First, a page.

The delayed first flight of the Boeing 787 Dreamliner was a moment of celebration for Midland companies which have contributed to the US plane-maker’s most technologically advanced and eco-friendly aircraft.
The region’s participation in the 787 programme involves a range of companies, each of which boast specialist skills, some of which have also played a part in some equally demanding aircraft projects such as the Airbus A380 and A350XWB, the Typhoon Eurofighter, the F-35 Lighting II and the A400M military transport.
The main gateways for supply chain participation in the 787 have been three of the region’s biggest names in aerospace:
* Rolls-Royce of Derby and Coventry, through the fuel-efficient Trent 1000 engine which powered the aircraft on its maiden flight;
* Aero Engine Controls, located in Birmingham and Derby, which produces the sophisticated electronic controls for Trent 1000;
* Moog Aircraft Group of Wolverhampton (formerly Smiths and GE Aviation), through the high lift actuation system for the aircraft’s wings.
Other leading local Midlands companies supplying components for the Dreamliner include Meggitt in Coventry and Redditch-based Mettis Aerospace which supply components to the aircraft’s alternative GE GEnX engine programme.
Mettis has also secured a contract with Hamilton Sundstrand to supply key components for the 787’s air management system.
ITPEngines UK in Rugby and Leicester is a significant supplier of software and other technology support for GE’s GEnX engine.
Hampson Industries, based at Brierley Hill in the Black Country, supplies tooling for carbon composite fuselage assemblies via one of its US subsidiaries.
Wolverhampton-based Goodrich manufactures the Dreamliner’s engine nacelle thrust reverser actuation system and the aircraft’s engine maintenance door opening system.
Andrew Mair, chief executive of the Midlands Aerospace Alliance, said: “Over recent decades, aerospace companies within our region have progressively diversified their markets, including ever-rising participation in each new Boeing programme. Our unique position in the world aerospace industry as suppliers of the most technologically sophisticated aircraft systems, from engines to electro-mechanical and electronic components, puts us in a strong position to benefit whether Airbus or Boeing is winning the global sales war.
“Our region’s contribution to the 787 is a tribute to our companies and their employees. It will create business and support jobs for decades to come.”
Pauline Pinney, aerospace cluster manager at regional development agency Advantage West Midlands, said: “The Midlands represents almost a quarter of the UK’s aerospace industry and is expertly positioned to respond to new aircraft programmes, with our 700 companies linked by common technologies, skills and integrated supply chain experience.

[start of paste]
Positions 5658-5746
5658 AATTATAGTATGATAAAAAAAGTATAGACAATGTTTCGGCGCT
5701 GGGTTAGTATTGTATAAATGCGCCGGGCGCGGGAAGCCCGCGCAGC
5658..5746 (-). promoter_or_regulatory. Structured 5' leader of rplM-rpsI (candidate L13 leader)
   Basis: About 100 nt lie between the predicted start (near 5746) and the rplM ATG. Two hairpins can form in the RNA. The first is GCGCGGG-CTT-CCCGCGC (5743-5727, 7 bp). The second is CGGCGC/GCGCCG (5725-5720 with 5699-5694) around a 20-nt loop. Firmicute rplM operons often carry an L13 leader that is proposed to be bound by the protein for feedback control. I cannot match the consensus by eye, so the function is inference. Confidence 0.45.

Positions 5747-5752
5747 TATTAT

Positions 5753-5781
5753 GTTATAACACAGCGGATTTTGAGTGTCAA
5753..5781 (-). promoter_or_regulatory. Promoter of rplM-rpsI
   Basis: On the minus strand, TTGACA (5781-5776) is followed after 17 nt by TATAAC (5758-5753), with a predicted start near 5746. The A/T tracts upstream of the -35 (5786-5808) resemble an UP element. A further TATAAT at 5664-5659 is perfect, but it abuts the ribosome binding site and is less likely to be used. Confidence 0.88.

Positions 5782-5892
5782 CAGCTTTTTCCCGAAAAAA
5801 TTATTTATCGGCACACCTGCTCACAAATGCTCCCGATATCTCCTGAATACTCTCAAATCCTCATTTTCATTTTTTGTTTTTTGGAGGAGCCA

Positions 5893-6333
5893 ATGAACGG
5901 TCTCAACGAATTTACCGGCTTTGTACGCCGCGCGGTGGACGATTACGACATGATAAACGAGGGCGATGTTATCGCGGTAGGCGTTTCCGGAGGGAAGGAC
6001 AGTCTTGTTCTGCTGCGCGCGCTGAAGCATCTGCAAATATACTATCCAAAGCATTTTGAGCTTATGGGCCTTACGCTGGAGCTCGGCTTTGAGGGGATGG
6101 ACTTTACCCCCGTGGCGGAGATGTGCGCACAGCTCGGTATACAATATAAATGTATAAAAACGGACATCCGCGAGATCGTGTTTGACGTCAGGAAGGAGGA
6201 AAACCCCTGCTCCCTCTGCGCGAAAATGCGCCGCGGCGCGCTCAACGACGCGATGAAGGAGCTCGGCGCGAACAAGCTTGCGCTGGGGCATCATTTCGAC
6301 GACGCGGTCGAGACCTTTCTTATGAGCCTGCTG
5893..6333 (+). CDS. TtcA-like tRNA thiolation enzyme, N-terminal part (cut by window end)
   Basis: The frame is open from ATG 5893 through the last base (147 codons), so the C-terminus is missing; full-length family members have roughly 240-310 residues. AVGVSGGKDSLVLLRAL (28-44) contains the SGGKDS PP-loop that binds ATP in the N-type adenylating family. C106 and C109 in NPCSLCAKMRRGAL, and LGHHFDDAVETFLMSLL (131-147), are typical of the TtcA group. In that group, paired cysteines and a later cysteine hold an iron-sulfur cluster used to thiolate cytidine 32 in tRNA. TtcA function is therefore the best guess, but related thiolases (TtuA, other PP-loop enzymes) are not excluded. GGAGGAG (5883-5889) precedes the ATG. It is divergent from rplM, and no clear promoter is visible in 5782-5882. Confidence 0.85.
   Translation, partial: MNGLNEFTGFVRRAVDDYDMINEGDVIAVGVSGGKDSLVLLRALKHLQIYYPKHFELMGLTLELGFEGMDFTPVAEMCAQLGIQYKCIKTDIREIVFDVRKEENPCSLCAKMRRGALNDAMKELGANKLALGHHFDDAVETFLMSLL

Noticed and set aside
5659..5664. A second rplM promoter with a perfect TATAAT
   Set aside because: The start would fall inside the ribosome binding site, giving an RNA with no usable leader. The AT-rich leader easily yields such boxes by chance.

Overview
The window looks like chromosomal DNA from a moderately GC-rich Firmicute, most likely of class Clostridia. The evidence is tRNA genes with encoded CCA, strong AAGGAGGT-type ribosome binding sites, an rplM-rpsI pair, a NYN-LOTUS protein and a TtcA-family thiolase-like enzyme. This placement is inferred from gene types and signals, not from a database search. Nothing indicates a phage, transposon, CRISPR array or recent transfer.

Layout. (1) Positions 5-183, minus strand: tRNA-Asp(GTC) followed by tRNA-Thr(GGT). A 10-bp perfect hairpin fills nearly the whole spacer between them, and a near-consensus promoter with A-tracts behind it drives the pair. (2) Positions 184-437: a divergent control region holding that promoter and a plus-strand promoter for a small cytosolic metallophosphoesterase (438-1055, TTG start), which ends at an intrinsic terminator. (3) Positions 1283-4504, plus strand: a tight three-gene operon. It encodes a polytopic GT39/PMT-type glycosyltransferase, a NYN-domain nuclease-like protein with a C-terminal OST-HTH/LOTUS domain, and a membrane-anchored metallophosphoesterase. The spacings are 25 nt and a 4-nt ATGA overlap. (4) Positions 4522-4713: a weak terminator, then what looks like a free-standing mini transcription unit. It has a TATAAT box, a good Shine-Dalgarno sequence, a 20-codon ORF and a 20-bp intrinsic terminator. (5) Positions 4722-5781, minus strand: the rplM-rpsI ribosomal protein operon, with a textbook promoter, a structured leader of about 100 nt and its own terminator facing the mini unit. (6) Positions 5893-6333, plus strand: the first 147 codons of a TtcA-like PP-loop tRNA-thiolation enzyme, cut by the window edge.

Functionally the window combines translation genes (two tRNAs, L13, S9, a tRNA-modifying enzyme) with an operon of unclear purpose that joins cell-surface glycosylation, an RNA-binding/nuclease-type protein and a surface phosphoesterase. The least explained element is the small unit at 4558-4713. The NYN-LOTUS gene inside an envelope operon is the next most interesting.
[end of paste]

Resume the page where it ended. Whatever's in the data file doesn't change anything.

“Like Boeing, its partners and suppliers, we have good reason to be proud of the achievements of the 787 programme.
“Launching a new aircraft is enough of a challenge, but to do so using so many new materials – composites comprise roughly 50 per cent of the airframe – is something else altogether.”
Karl Smith, head of defence and aerospace programmes at Industry Forum, a Birmingham-based body that is helping aerospace supply chain companies to improve their competitiveness, said: “Aerospace is vital to the UK economy and is second in size only to the US.
“It’s contribution to the economy, both regionally and nationally, is enormous.”
Boeing has so far booked orders for a record 800 Dreamliners from more than 50 airlines and the first aircraft are expected to be delivered to customers by the end of 2010.
* The Trent 1000 is itself a major technology programme and includes components from many other Midlands-based specialist companies, such as Bulwell Precision Engineers, Bromford Industries, Burcas, C & H Precision Finishers, Clamonta, Eaton Aerospace, G&O Springs, Jet Blades Engineering, JJ Churchill Engineering and Manthorpe Engineering.
Rolls-Royce selected Aero Engine Controls in Birmingham to develop a next generation engine electronic control (EEC) system for the Trent 1000. The new EEC is lighter, more reliable and boasts six times the control power of earlier full authority digital engine control (FADEC) systems.
The Trent 1000 device is contained in a flat housing with just three cards per channel in place of 16 in its predecessor developed for the Trent 500 which powered the Airbus A340-500. At the heart of the new EECis an Aero Engine Controls proprietary processor, which the company has been “steadily evolving”.
The EEC has to “cope with some unique requirements”, the spokesman added.
* As part of its work on the 787’s high-lift actuation system, Moog set up full-scale wing rigs at its Wolverhampton site, one representing each wing. It also set up a nose gear steering test rig. A spokesman was quoted as saying both are
“typically what Boeing would have done in the past. But it’s good news for us, because it increases our experience and shows we are taking responsibility for those parts.”
* The high-lift actuation system powers, actuates and monitors the flap and slat system that aircraft use to provide extra lift for take off and landing, and includes power drive units, a transmission system and rotary actuation and braking devices.
* The Advantage West Midlandsbacked Aerospace Cluster represents 700 companies employing more than 45,000 people, which is reponsible for about a quarter of
the UK-wide industry in terms of jobs and value.